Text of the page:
Paul Thomas Anderson has lost his six Oscar bids to date but his latest film as a writer/director, “Phantom Thread” might finally get him that Academy Award. Set in post-World War II London, his film focuses on acclaimed dressmaker Reynolds Woodcock (Daniel Day-Lewis, in his second collaboration with Anderson) who, alongside sister Cyril (Lesley Manville), is among the hottest names in British fashion. Throughout Woodcock’s life, many women come and go, until one particularly strong-minded muse (Vicky Krieps) becomes a more permanent presence in his life.
Over the years, five of his films have amassed a total of 19 nominations, including two wins. Anderson made his first awards season appearance with “Boogie Nights” (1997), which chronicles the rise and fall of the so-called “Golden Age of Porn” in the 1970s and 1980s. He earned his first Oscar nomination in Best Original Screenplay and was joined on Oscar night by featured players Burt Reynolds and Julianne Moore, who contended in Best Supporting Actor and Best Supporting Actress respectively. Ultimately, Anderson and Reynolds were edged out by “Good Will Hunting” screenwriters Ben Affleck and Matt Damon and actor Robin Williams respectivley, while Moore fell short to Kim Basinger (“L.A. Confidential”).
Two years later, Anderson’s “Magnolia” (1999) also scored a trio of Oscar nominations, this time in Best Supporting Actor (Tom Cruise), Best Original Screenplay (Anderson) and Best Original Song (Aimee Mann‘s “Save Me”). The film, about a wide-ranging set of characters in the San Fernando Valley, failed to pick up a win, as Cruise fell short to Michael Caine (“The Cider House Rules”); Anderson lost to Alan Ball (“American Beauty”); and Mann was defeated by Phil Collins (for “You’ll Be in My Heart” from “Tarzan”).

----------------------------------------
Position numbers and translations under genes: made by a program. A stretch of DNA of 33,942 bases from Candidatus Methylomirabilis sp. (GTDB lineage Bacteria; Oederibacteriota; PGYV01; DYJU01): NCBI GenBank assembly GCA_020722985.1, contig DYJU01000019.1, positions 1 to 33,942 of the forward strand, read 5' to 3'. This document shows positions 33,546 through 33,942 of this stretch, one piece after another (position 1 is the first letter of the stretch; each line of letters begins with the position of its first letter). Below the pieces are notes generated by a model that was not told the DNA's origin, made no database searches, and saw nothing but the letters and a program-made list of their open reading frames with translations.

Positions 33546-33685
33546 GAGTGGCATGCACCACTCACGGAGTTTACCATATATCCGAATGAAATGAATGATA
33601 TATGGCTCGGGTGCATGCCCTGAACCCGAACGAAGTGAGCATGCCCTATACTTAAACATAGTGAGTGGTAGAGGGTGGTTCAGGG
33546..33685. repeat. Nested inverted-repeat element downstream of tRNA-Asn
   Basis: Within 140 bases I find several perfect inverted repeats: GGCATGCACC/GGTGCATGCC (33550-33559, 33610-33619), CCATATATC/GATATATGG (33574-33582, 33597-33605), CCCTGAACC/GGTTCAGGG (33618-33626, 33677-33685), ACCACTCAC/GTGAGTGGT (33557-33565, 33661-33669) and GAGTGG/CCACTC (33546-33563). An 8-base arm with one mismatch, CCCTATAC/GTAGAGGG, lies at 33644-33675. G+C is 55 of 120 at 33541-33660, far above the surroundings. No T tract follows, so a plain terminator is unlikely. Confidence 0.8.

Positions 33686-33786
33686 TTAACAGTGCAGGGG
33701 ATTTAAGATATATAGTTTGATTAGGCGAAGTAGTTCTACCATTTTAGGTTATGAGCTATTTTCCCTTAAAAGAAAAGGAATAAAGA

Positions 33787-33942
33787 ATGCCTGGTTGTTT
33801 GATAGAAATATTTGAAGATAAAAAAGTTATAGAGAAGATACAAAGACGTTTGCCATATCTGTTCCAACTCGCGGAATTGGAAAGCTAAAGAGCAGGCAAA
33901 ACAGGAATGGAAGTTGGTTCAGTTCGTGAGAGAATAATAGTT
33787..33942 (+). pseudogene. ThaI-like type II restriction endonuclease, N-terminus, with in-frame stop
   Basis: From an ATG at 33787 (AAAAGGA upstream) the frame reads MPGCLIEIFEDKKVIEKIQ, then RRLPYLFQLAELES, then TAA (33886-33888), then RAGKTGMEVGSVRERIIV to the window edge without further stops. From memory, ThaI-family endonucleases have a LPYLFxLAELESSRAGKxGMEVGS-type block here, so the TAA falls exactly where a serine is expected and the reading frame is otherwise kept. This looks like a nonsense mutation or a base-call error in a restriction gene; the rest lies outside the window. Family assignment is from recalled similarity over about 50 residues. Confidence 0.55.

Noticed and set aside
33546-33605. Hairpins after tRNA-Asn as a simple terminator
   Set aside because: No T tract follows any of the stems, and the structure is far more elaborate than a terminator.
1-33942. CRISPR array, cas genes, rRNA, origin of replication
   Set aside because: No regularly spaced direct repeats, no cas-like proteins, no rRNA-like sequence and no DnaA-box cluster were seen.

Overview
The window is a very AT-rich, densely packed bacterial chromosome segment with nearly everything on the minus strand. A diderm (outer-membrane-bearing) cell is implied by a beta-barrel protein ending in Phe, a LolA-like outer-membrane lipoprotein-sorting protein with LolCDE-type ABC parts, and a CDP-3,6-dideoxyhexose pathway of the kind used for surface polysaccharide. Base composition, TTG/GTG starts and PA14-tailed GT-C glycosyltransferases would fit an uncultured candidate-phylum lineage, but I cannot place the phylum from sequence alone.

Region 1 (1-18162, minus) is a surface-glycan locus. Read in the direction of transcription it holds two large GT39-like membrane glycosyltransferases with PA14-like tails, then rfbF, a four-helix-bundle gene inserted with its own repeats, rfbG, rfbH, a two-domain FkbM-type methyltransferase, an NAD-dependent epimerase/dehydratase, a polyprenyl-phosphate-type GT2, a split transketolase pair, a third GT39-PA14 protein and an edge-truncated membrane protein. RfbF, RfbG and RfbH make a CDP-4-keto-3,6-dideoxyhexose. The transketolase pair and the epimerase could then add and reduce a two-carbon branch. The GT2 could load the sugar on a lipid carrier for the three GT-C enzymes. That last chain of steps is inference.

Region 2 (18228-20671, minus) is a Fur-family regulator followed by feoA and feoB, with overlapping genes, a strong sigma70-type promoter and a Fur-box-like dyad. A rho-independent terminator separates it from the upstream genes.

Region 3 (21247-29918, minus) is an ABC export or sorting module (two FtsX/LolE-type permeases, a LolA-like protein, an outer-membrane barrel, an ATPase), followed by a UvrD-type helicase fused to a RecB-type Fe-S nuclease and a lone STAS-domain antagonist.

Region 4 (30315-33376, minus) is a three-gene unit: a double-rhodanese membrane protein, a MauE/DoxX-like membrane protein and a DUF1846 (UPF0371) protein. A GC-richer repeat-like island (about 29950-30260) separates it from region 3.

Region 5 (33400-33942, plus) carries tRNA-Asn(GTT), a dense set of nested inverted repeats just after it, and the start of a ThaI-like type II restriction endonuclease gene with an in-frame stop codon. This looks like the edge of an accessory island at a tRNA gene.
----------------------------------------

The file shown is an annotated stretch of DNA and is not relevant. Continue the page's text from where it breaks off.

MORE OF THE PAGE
At last, in the following decade, an Anderson picture made a splash with Oscar wins.
“There Will Be Blood” (2007), which traces the rise of merciless silver miner-turned-oilman Daniel Plainview (Day-Lewis), garnered a total of eight Oscar nominations, including Best Picture, Best Director (Anderson), Best Actor (Day-Lewis), Best Adapted Screenplay (Anderson), Best Art Direction (Jim Erickson and Jack Fisk), Best Cinematography (Robert Elswit), Best Film Editing (Dylan Tichenor) and Best Sound Editing (Christopher Scarabosio and Matthew Wood).
While Day-Lewis picked up his second career Oscar and Elswit triumphed too, “There Will Be Blood” otherwise came up short, losing Picture, Director and Adapted Screenplay to Joel and Ethan Coen‘s “No Country for Old Men” and falling to “The Bourne Ultimatum” in Film Editing and Sound Editing. The Art Direction prize would go to “Sweeney Todd: The Demon Barber of Fleet Street.”
In 2012, Anderson’s drama “The Master,” about a World War II veteran (Joaquin Phoenix) drawn into the movement of a religious leader (Philip Seymour Hoffman), received a trio of acting Oscar nominations, in Best Actor (Phoenix), Best Supporting Actor (Hoffman, in his final appearance at the Oscars) and Best Supporting Actress (Amy Adams). They lost out to Day-Lewis (“Lincoln”), Christoph Waltz (“Django Unchained”) and Anne Hathaway (“Les Miserables”) respectively.
Most recently, “Inherent Vice” (2014), Anderson’s neo-noir focused on a drug-fueled Los Angeles private eye (Phoenix), earned a pair of Oscar nominations, in Best Adapted Screenplay (Anderson) and Best Costume Design (Mark Bridges). Anderson was defeated by Graham Moore (“The Imitation Game”), while Oscar favorite Milena Canonero scored her fourth Costume Design prize, this time for “The Grand Budapest Hotel.”
Be sure to make your Oscar nomination predictions so that Hollywood studio executives can see how their films are faring in our Academy Awards odds. Don’t be afraid to jump in now since you can keep changing your predictions until just before nominees are announced on January 23.